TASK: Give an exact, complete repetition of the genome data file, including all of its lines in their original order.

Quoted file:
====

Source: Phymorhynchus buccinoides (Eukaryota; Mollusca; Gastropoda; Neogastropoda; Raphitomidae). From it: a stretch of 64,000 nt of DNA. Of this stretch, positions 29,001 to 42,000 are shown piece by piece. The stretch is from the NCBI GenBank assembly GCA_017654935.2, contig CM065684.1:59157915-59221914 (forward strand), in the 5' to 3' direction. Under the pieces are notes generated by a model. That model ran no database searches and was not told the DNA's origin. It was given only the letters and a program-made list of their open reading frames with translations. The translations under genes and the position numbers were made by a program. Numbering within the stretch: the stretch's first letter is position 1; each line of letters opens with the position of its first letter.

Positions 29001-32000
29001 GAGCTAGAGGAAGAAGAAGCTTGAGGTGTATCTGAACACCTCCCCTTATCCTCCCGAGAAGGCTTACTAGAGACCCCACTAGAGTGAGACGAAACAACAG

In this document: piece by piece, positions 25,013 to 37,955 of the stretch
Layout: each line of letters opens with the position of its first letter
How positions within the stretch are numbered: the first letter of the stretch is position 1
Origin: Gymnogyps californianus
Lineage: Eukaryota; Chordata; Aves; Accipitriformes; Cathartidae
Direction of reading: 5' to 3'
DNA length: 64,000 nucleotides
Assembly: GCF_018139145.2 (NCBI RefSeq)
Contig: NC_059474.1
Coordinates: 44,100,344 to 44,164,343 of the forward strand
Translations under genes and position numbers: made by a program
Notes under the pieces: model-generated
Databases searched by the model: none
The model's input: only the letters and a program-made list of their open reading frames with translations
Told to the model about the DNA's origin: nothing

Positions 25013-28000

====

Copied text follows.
Source: Phymorhynchus buccinoides (Eukaryota; Mollusca; Gastropoda; Neogastropoda; Raphitomidae). From it: a stretch of 64,000 nt of DNA. Of this stretch, positions 29,001 to 42,000 are shown piece by piece. The stretch is from the NCBI GenBank assembly GCA_017654935.2, contig CM065684.1:59157915-59221914 (forward strand), in the 5' to 3' direction. Under the pieces are notes generated by a model. That model ran no database searches and was not told the DNA's origin. It was given only the letters and a program-made list of their open reading frames with translations. The translations under genes and the position numbers were made by a program. Numbering within the stretch: the stretch's first letter is position 1; each line of letters opens with the position of its first letter.

Positions 29001-32000
29001 GAGCTAGAGGAAGAAGAAGCTTGAGGTGTATCTGAACACCTCCCCTTATCCTCCCGAGAAGGCTTACTAGAGACCCCACTAGAGTGAGACGAAACAACAG

In this document: piece by piece, positions 25,013 to 37,955 of the stretch
Layout: each line of letters opens with the position of its first letter
How positions within the stretch are numbered: the first letter of the stretch is position 1
Origin: Gymnogyps californianus
Lineage: Eukaryota; Chordata; Aves; Accipitriformes; Cathartidae
Direction of reading: 5' to 3'
DNA length: 64,000 nucleotides
Assembly: GCF_018139145.2 (NCBI RefSeq)
Contig: NC_059474.1
Coordinates: 44,100,344 to 44,164,343 of the forward strand
Translations under genes and position numbers: made by a program
Notes under the pieces: model-generated
Databases searched by the model: none
The model's input: only the letters and a program-made list of their open reading frames with translations
Told to the model about the DNA's origin: nothing

Positions 25013-28000